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Townsend taught classes in linguistics at the two oldest universities of the Western hemisphere, the Universidad Nacional Autónoma de México and the Universidad Nacional Mayor de San Marcos of Peru. In 1966 a doctorate, honoris causa,was conferred upon him by the University of San Marcos. In addition, he received decorations from five Latin American governments. In 1972 Townsend was proclaimed "Benefactor of the Linguistically Isolated Populations of America" by the Seventh Inter-American Indian Congress. This document is signed by H.E. Dr. Galo Plaza, Secretary General of the Organization of American States.
Townsend was for many years interested in the geographical area of the Caucasus in the then-USSR, a territory unique in its great diversity of languages. Under the auspices of the USSR Academy of Sciences Townsend and his wife, Elaine, traveled throughout that region as well as several others. Their travels included many visits to educational and linguistic institutions and were the basis for Townsend's book They Found a Common Language (published in 1972 by Harper & Row, New York, later published in Spanish by the Secretariat of Education of Mexico). Townsend's long experience in bilingual education in Guatemala, Mexico, and South America won him wide recognition and respect as evidenced by his invitation to address the UNESCO Congress on Bilingual Education in October 1972 in Turkmenia, Central Asia. As a result of his optimistic presentation there, the President of Pakistan invited the Townsends to visit his country the following year as official guests of his government for the purpose of consulting with educators regarding the difficult problems they face because of multilingualism.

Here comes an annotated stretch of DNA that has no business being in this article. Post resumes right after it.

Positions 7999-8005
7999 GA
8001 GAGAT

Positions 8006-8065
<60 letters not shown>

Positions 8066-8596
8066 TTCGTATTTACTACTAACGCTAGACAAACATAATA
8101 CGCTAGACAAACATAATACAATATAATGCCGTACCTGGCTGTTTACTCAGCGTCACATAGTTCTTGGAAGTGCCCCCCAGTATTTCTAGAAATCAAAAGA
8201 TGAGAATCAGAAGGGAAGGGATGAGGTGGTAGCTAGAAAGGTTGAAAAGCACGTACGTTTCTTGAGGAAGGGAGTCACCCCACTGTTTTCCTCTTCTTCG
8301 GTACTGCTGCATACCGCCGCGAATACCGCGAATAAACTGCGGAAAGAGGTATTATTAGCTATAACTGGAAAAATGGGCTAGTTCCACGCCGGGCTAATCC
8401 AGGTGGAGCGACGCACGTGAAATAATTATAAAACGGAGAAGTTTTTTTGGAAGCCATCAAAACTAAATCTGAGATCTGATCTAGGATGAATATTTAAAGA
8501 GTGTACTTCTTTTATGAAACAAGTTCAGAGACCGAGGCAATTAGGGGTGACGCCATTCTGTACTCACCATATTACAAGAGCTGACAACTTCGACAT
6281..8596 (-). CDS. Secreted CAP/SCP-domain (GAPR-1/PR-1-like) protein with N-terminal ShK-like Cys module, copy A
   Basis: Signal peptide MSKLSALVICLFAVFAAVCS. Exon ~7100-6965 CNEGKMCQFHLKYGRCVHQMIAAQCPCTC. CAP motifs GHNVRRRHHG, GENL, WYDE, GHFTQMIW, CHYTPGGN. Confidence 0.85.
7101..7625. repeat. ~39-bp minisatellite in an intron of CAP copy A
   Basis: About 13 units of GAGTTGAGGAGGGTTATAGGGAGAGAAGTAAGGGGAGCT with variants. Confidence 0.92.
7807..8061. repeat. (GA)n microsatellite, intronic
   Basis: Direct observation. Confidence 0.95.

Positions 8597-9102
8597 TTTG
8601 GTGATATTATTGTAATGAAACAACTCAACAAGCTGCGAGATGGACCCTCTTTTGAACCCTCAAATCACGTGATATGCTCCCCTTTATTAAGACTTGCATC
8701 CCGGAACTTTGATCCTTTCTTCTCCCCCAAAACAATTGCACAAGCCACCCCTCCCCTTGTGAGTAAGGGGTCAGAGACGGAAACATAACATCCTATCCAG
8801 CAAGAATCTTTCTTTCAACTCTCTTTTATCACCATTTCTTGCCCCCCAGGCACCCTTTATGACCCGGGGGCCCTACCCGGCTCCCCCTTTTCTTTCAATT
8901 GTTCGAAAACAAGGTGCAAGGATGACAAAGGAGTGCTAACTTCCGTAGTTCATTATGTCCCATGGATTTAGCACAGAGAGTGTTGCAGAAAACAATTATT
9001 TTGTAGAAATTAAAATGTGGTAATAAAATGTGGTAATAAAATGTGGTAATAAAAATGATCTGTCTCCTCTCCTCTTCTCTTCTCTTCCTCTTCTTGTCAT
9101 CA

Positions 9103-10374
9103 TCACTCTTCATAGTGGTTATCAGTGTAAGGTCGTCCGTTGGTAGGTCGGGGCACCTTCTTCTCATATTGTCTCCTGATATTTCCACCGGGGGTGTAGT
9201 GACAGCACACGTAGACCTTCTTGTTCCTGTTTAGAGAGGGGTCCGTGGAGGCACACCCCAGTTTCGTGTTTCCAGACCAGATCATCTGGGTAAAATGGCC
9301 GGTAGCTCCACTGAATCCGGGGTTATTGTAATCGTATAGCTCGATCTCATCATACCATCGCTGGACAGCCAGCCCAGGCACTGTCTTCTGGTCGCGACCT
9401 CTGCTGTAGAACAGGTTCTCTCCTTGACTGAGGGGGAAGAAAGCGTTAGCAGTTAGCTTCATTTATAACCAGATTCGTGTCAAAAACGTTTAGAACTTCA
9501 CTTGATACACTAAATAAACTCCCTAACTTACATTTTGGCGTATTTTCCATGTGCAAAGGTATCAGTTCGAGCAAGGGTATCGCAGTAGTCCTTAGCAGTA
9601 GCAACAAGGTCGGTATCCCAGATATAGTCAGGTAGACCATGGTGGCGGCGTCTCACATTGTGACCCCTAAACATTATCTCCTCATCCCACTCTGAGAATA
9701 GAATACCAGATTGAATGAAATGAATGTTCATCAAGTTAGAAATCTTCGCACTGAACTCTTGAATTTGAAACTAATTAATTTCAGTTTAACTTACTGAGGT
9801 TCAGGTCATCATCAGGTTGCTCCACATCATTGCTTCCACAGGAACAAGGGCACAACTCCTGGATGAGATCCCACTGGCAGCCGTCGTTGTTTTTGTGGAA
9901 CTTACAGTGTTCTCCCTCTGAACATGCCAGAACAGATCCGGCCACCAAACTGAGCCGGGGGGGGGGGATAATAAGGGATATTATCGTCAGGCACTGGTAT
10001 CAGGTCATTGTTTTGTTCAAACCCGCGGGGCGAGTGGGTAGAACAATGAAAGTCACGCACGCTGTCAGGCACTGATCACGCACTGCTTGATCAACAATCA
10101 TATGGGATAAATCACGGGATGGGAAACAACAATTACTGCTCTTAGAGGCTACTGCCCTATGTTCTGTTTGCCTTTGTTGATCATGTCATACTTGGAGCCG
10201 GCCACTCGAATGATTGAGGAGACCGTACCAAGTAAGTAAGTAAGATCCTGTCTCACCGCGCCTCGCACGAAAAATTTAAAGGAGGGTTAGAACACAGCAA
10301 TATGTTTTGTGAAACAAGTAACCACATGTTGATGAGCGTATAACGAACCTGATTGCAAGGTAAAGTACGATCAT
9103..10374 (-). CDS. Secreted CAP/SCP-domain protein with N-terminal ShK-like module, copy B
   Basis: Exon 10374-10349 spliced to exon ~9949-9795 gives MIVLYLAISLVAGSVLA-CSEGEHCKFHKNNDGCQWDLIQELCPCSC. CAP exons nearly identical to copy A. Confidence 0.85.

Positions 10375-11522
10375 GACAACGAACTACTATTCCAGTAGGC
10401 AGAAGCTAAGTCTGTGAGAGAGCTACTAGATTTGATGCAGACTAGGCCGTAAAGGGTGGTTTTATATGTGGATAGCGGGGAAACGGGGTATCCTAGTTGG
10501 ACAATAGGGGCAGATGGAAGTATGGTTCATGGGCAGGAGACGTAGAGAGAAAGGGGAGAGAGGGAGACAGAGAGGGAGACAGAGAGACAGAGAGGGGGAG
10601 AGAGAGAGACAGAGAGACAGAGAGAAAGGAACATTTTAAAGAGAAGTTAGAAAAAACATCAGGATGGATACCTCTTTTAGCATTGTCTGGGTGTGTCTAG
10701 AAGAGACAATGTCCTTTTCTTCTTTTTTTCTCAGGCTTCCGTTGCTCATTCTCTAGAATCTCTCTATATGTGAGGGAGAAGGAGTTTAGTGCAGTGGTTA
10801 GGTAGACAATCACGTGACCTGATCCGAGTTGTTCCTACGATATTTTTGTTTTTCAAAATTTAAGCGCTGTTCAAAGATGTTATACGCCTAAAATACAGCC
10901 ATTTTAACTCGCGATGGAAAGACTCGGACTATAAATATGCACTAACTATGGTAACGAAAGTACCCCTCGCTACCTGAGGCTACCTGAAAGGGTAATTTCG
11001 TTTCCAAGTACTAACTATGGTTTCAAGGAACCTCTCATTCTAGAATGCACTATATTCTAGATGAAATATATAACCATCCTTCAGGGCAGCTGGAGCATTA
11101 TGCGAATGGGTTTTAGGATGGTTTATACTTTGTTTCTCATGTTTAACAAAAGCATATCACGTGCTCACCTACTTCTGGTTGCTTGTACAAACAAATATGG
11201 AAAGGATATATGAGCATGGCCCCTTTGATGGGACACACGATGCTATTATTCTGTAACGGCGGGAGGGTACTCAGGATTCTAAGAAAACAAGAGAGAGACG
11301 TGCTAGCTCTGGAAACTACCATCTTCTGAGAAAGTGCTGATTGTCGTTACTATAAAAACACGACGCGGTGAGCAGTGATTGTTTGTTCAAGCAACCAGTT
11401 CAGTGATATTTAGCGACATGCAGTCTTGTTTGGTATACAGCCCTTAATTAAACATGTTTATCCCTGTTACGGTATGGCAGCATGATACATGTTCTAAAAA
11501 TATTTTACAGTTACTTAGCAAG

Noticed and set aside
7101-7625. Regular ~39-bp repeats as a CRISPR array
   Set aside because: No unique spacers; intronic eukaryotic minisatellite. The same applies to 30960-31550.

In retrospect, it hardly needs emphasizing that during his long career Townsend was not one to sit in an office. He was usually out among the workers where the action was. He made his home in Guatemala from 1917 to 1934, in Mexico from 1935 to 1946, in Peru from 1946 to 1963, and in Colombia from 1963 to 1968. After 1968 he and his wife made eleven trips to the then-USSR from their home in North Carolina.
Yet somehow he found time to write. As has been mentioned, his first book was his 1952 biography of General Lázaro Cárdenas of Mexico. This book describes the great social changes that took place during Cárdenas' regime as president. It was Townsend's involvement in social development that inspired his writing endeavors. His booklets, such as his 86-page "The Truth About Mexico's Oil" (1940), treat more popular issues; he also wrote many articles for the press. His other writings are listed in the bibliographythat follows.
Townsend was an extraordinary combination of the idealist and the down-to-earth social worker—a mixture that sometimes amazed his friends and confounded his opponents. He was successful according to his declared purposes and those achievements brought him international acclaim. This success he attributed not to himself but to the power of God to whom he constantly looked for strength in the face of world needs too vast for puny man.